If you’re planning on visiting National Parks, be sure to look up the length requirements ahead of time to make sure you’re in compliance. Longer vehicles offer more space and amenities but may also constrict your ability to visit certain National Parks.

Make sure you have a plan in place as to where you’re going to be parking your RV when not in use. That 35-foot Class C sure looks great in the dealership parking lot, but is it going to fit in your 20-foot driveway? Having a plan in place as to where your RV will live while not in use is very important.

11. Have a Plan for RV Storage

There are storage facilities specifically for RV’s that come in covered and non-covered. The price of the storage unit will depend on the length (again something important to consider!) and if you are willing to pay a little extra for covered storage.

Your RV is an investment and if you allow it to rot in your front yard under the harmful rays of the sun or damaging effects of rain, you will quickly notice the negative impact the weather has on your vehicle. Also, a storage unit saves space on your home lot and potentially frees up parking in your street for the neighbors.

By removing your Class C off the streets and into a unit, you’re also preventing accidents that may occur from other drivers or pedestrians walking by.

Having a storage unit allows you to safely maintain your Class C until you’re ready to hit the road. Many storage facilities also offer amenities such as dumping stations and washing services.

When choosing your storage unit, try to find something with a concrete floor. Parking on a grass or dirt terrain will retain moisture and will damage the undercarriage of your vehicle causing premature rusting.

By storing your RV in a covered area and protecting it from the elements, you are actively prolonging its life and also saving yourself money on costly repairs that could have been avoided by proper storage.

12. Or use an RV Cover

As a less expensive alternative to physically storing your Class C, is a RV cover. These come in many shapes, lengths, and sizes to accommodate your Class C’s profile. These can be found online or in stores such as Camping World. Obviously, the higher quality of the cover will increase the sticker price but will also protect your RV better.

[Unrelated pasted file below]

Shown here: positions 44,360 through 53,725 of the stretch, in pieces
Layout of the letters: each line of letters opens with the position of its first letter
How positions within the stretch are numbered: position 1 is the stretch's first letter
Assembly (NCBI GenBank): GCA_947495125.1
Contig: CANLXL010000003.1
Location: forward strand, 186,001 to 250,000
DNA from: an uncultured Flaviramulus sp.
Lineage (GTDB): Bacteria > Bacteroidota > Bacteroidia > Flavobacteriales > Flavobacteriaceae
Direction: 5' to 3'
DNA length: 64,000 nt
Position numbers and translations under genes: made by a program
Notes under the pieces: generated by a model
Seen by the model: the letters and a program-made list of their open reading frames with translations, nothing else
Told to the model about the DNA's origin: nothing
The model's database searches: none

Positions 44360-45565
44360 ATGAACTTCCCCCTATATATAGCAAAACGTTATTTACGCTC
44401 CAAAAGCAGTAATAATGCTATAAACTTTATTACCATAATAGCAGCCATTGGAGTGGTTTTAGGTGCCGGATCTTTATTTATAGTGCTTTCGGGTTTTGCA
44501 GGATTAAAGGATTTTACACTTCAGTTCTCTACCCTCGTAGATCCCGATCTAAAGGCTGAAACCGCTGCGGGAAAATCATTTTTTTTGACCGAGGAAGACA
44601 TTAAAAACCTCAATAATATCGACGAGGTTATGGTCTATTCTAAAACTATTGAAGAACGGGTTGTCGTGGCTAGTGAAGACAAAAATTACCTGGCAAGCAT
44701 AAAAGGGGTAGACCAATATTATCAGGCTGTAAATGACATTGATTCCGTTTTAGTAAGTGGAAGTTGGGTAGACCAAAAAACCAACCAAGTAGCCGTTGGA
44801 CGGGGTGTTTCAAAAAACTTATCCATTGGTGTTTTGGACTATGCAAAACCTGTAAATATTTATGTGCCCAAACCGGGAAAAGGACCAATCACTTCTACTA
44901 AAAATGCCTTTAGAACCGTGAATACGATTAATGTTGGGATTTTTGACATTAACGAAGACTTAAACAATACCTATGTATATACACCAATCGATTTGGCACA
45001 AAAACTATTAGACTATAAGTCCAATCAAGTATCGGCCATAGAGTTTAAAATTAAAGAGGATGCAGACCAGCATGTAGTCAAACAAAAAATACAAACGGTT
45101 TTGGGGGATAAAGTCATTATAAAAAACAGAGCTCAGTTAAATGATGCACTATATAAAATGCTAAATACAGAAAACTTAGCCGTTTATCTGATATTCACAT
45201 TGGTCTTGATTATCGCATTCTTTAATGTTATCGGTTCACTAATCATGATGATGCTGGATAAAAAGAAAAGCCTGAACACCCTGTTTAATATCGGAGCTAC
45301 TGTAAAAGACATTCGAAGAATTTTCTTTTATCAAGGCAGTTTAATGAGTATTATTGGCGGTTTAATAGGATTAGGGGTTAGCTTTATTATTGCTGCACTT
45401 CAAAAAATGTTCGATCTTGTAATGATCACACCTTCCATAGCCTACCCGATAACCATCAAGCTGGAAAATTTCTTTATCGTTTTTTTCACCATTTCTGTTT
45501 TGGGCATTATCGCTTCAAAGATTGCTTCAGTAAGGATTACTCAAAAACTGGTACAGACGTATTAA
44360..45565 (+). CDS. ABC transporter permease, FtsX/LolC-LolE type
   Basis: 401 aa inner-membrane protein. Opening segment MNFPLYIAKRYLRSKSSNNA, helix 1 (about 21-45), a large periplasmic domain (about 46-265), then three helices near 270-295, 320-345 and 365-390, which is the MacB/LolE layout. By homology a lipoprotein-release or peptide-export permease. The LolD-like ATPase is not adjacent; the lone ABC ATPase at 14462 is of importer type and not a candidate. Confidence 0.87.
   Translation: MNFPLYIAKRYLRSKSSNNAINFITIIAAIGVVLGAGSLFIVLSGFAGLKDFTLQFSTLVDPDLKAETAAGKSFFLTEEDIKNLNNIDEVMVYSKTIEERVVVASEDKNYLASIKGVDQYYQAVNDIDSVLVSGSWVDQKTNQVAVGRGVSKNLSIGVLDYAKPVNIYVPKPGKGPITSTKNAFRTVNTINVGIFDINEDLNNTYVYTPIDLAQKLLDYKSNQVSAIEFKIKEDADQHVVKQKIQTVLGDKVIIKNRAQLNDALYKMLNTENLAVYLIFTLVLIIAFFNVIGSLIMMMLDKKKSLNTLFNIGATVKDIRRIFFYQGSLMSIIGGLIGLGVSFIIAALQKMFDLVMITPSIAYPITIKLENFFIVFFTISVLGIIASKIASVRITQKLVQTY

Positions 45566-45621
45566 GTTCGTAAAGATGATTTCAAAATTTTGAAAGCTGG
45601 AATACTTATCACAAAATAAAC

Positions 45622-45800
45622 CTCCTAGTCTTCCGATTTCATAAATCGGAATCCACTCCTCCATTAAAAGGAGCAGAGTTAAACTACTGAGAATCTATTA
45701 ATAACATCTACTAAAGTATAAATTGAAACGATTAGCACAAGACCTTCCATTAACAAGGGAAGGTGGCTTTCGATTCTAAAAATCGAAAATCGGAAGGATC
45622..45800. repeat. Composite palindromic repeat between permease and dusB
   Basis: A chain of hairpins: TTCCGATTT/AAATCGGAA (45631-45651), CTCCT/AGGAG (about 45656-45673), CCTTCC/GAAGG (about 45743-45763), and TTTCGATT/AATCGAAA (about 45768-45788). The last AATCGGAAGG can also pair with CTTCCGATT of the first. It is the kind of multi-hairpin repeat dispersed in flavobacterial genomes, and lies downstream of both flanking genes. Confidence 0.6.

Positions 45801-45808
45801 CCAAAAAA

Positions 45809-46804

Consider the conditions that your Class C will be facing. Do you live in a humid rainy environment or dry desolate area? Are the conditions moderate or severe?  All these questions should be answered when researching covers to best protect and preserve your camper.

Specifications you want to make sure your cover has to offer include:

  • Vents to improve airflow and help prevent mold and mildew from growing
  • Zippered panels so you can easily enter and access storage areas
  • Elastic inserts and adjustable straps for a secure fit
  • Heavy duty fabric with UV protection

When measuring for your Class C cover, start at the front bumper and extend to the furthest point of the RV. Be sure to include bumpers, ladders, and spare tires. When going to purchase, if your measurements fall in between sizes, always purchase the largest size up. The elastic inserts and adjustable straps will allow you to create a custom fit.

13. Consider Slide-Outs

When looking at indoor space, slide-outs are the way to go. That extra 3 feet in width will make a huge difference in making your home feel less crowded. Having slide-outs are total game changers. The inside transforms from small and cramped to open and breathable.

The extra livable space draws the line between existing and living. No more awkwardly maneuvering around family members and needing to be in the exact spot someone else is currently standing. With the extra space you are able to comfortably stride through your home without bumping counters or squeezing into the bathroom.

The downside to slide-outs is when your slide-outs don’t work. Maybe they won’t open, or worse they won’t close when you need to get back on the road. Most RV’s have a manual crank to reel back in stubborn slide-outs.

Unfortunately, even if you buy a brand-new Class C, it won’t stay new. That simple switch of a button that brings your home from tight quarters to a mansion may fail or the slide-out may get shifted off the tracks. Whatever the reason, it’s a pain to fix and deal with.

Going back to keeping moisture out—the only thing keeping water out while the slide-outs are fully extended is a rubber strip. Overtime, this strip may dry up, crack, and split allowing water to leak through and create an even larger problem.

If you’re considering slide-outs, avoid RV’s that have the kitchen as a moving part. The kitchen has many mechanical parts and having that be an area that is frequently moved around is not the best idea. Hoses and electrical lines may become compromised prematurely simply because of the harassment they incur whenever the slide-out is utilized.